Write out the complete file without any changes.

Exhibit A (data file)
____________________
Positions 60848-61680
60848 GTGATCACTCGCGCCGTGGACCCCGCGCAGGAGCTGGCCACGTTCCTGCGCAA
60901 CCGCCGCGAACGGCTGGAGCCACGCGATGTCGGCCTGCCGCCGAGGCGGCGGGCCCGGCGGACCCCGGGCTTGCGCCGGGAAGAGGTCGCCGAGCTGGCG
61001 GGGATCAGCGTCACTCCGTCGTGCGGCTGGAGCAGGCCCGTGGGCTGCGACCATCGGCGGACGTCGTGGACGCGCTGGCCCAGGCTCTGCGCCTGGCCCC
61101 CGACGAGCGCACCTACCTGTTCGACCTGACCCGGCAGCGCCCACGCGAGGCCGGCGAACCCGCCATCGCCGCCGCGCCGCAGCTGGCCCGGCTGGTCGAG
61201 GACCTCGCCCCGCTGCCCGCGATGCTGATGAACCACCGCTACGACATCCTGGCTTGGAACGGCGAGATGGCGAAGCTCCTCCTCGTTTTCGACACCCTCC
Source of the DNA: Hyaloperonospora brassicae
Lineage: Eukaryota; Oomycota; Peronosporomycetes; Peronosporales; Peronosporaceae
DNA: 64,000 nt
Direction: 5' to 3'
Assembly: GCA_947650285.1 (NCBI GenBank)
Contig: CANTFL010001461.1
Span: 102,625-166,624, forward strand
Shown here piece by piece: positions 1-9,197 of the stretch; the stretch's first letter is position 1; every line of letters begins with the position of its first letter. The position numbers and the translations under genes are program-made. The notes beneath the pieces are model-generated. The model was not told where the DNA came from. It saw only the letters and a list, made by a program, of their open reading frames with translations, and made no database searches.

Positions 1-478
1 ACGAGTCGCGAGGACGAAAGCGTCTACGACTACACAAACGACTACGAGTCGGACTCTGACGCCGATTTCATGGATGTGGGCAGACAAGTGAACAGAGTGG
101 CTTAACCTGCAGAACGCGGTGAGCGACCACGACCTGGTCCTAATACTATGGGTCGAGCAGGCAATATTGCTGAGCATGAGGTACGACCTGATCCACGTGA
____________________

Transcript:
Positions 60848-61680
60848 GTGATCACTCGCGCCGTGGACCCCGCGCAGGAGCTGGCCACGTTCCTGCGCAA
60901 CCGCCGCGAACGGCTGGAGCCACGCGATGTCGGCCTGCCGCCGAGGCGGCGGGCCCGGCGGACCCCGGGCTTGCGCCGGGAAGAGGTCGCCGAGCTGGCG
61001 GGGATCAGCGTCACTCCGTCGTGCGGCTGGAGCAGGCCCGTGGGCTGCGACCATCGGCGGACGTCGTGGACGCGCTGGCCCAGGCTCTGCGCCTGGCCCC
61101 CGACGAGCGCACCTACCTGTTCGACCTGACCCGGCAGCGCCCACGCGAGGCCGGCGAACCCGCCATCGCCGCCGCGCCGCAGCTGGCCCGGCTGGTCGAG
61201 GACCTCGCCCCGCTGCCCGCGATGCTGATGAACCACCGCTACGACATCCTGGCTTGGAACGGCGAGATGGCGAAGCTCCTCCTCGTTTTCGACACCCTCC
Source of the DNA: Hyaloperonospora brassicae
Lineage: Eukaryota; Oomycota; Peronosporomycetes; Peronosporales; Peronosporaceae
DNA: 64,000 nt
Direction: 5' to 3'
Assembly: GCA_947650285.1 (NCBI GenBank)
Contig: CANTFL010001461.1
Span: 102,625-166,624, forward strand
Shown here piece by piece: positions 1-9,197 of the stretch; the stretch's first letter is position 1; every line of letters begins with the position of its first letter. The position numbers and the translations under genes are program-made. The notes beneath the pieces are model-generated. The model was not told where the DNA came from. It saw only the letters and a list, made by a program, of their open reading frames with translations, and made no database searches.

Positions 1-478
1 ACGAGTCGCGAGGACGAAAGCGTCTACGACTACACAAACGACTACGAGTCGGACTCTGACGCCGATTTCATGGATGTGGGCAGACAAGTGAACAGAGTGG
101 CTTAACCTGCAGAACGCGGTGAGCGACCACGACCTGGTCCTAATACTATGGGTCGAGCAGGCAATATTGCTGAGCATGAGGTACGACCTGATCCACGTGA